Hazard statements are GHS standardized statements describing the dangers a material poses. For example, a hazard statement should tell the reader if the materials are dangerous to their health or bodies. Statements are unique to each category of hazard classification.
Statements of Caution
Cautionary statements explain what people using the material should do to limit or avoid exposure to harmful things. There are four types of precautionary statements: prevention, emergency response, storage, and disposal. "Wear protective goggles" is an example of a precautionary statement. "Do not induce vomiting" would be an emergency response.
Extra information could include instructions on handling the material not contained in the GHS precautionary statements. This part of the label isn't mandatory simply because most labeled items don't need extra information conveyed.
Standardized GHS symbols called "pictograms" quickly show people working with materials what risks they pose. Many of the GHS pictograms are the same as the ones used in the U.S. and Canadian HazCom regulations, so North American consumers will be used to seeing them.
How To Use GHS Pictograms
A pictogram is a graphical composition that may include a symbol plus other elements, such as a border, background pattern, or color, that convey specific information. All hazard pictograms should be diamond shaped.
For transportation of hazardous chemicals, the pictograms prescribed by the UN Model Regulations on the Transport of Dangerous Goods should be used. These pictograms must have minimum dimensions of 3.9 inches by 3.9 inches, except for smaller pictograms on very small packaging and gas cylinders. Transport pictograms have symbols on the upper half of the label. The pictograms should affix to a background of contrasting colors.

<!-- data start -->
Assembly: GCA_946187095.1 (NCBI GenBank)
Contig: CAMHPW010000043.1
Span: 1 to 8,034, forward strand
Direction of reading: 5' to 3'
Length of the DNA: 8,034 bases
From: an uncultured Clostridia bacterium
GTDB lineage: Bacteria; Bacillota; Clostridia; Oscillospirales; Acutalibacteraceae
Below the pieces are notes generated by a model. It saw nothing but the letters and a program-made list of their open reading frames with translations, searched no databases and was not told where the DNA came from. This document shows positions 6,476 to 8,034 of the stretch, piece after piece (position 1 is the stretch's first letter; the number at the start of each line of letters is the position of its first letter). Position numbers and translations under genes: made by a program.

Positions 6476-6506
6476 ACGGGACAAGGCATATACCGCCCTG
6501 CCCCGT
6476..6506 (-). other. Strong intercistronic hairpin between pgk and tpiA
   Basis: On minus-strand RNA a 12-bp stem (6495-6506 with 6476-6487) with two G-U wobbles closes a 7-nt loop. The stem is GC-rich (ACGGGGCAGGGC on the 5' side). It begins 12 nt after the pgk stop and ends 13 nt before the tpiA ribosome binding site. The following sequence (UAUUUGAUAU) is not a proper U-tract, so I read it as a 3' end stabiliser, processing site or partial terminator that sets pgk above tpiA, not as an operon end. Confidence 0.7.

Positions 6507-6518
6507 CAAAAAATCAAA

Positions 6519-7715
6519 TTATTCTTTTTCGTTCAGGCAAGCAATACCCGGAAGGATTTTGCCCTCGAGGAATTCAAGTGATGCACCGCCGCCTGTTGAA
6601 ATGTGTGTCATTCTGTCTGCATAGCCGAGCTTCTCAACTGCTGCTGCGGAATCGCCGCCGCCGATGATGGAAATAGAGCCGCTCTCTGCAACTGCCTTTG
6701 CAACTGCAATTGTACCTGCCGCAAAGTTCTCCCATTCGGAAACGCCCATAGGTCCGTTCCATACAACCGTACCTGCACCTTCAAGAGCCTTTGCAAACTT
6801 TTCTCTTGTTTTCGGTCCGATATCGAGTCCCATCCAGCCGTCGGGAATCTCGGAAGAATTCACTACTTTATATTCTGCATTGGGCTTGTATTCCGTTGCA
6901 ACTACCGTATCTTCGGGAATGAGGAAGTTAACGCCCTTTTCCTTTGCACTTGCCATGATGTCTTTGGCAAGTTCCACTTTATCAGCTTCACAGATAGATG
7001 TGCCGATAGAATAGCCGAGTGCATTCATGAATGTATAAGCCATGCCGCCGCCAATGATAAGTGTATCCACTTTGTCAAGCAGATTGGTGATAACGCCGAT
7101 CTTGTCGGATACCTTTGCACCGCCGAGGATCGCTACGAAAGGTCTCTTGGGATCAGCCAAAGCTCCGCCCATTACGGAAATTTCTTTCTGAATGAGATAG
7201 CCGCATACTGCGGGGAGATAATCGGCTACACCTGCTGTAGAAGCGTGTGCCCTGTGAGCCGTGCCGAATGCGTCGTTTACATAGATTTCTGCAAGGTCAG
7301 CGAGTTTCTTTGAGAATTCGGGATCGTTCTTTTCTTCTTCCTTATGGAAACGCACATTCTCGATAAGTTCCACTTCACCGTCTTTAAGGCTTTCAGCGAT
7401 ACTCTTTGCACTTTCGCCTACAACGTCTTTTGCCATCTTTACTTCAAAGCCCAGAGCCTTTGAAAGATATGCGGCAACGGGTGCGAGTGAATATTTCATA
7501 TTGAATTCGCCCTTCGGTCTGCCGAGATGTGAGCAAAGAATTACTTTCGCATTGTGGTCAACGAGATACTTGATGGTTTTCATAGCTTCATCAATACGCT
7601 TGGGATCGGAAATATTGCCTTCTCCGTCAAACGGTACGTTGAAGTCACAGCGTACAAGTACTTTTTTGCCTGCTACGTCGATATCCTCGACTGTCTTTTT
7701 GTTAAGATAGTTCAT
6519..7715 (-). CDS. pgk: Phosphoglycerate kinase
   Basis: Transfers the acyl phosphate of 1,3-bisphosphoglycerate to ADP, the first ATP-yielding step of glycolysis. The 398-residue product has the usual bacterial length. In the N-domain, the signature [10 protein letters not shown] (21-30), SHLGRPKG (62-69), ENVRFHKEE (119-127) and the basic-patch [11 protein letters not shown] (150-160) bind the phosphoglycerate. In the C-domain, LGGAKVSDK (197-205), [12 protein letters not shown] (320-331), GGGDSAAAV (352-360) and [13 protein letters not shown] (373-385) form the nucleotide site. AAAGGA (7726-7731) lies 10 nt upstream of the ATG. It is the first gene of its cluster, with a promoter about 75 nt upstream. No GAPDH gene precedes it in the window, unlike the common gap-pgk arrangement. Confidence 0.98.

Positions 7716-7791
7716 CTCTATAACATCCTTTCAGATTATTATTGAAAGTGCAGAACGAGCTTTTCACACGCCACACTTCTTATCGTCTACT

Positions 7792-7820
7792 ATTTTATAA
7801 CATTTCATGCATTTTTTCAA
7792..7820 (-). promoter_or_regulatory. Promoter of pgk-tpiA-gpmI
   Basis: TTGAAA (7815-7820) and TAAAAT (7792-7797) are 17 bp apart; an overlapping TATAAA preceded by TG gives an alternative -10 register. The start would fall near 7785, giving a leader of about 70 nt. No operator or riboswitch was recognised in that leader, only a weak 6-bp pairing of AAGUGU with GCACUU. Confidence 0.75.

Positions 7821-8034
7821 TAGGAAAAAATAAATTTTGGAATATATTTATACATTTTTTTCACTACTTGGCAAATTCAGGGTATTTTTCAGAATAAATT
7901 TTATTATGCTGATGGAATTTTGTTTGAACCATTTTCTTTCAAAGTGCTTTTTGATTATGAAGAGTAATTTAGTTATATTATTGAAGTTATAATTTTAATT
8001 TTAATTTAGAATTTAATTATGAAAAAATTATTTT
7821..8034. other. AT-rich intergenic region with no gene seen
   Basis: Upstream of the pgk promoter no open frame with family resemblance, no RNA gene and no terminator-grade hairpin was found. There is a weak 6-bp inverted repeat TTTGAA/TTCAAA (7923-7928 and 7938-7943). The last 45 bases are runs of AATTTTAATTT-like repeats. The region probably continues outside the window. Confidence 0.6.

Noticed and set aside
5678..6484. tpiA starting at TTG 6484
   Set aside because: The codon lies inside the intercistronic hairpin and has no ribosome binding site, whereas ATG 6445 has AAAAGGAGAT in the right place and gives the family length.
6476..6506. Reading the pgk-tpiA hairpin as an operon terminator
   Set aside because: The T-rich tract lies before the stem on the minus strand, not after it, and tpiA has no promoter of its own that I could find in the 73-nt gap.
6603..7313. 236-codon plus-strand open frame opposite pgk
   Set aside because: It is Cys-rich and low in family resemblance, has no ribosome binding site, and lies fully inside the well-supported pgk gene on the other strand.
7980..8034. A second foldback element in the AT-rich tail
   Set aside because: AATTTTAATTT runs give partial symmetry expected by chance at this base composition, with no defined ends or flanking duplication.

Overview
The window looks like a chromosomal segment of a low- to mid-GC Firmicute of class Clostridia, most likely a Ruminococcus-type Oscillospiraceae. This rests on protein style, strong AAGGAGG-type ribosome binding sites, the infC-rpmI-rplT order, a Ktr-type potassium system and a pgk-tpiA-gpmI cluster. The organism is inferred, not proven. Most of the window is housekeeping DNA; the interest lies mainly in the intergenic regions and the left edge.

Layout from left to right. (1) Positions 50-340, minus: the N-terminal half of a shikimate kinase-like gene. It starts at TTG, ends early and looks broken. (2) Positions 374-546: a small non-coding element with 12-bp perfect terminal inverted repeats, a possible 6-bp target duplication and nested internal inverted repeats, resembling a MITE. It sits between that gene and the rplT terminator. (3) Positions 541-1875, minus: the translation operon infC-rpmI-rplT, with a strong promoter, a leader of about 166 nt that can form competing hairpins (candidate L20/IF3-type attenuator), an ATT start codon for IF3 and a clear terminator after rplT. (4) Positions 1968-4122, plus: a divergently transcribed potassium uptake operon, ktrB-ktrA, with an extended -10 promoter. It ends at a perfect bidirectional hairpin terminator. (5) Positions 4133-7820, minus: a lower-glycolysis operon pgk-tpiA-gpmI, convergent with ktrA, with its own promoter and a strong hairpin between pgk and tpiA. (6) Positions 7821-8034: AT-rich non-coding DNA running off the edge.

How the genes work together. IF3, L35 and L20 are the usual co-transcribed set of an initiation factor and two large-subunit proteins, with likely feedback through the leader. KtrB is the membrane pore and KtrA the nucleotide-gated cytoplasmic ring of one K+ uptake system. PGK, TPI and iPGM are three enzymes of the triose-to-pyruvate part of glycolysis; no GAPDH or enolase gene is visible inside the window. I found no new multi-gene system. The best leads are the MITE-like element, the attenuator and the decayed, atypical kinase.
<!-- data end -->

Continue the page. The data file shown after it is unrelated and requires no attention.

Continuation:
What Employers Need to Do
Employers are responsible for maintaining labels on the containers, including (but is not limited to) any tanks, totes, and drums. This means that labels must be maintained in such a manner that they are legible with regards to the pertinent information, according to OSHA guidelines. Importantly, labels should not be removed or defaced in any way. OSHA gives, as examples of defacement, labels that have become faded or washed off. With a little creativity, other examples should be clear as well—for example, if a label has been covered over, scratched out, or partially melted, or otherwise rendered unreadable.
If a label has been removed or defaced, it is the employer’s responsibility to relabel the item.
When it comes to workplace labels, employers have the option of using those provided by the manufacturer or using their own. If using their own, they must include all of the relevant information (product identifier and words, pictures, symbols that provide specific information regarding the hazards of the chemicals in question).
Furthermore, employers may use additional instructional symbols on their workplace labels that are not included in OSHA’s HCS pictograms. For example, an instructional pictogram might have a person with goggles, denoting that goggles must be worn while handling the given chemical.
In short, while most employers will not be responsible for the creation and applications of GHS labels, they are responsible for maintaining them and ensuring that they are readily visible to, and readable by, the employees who will be handling hazardous chemicals.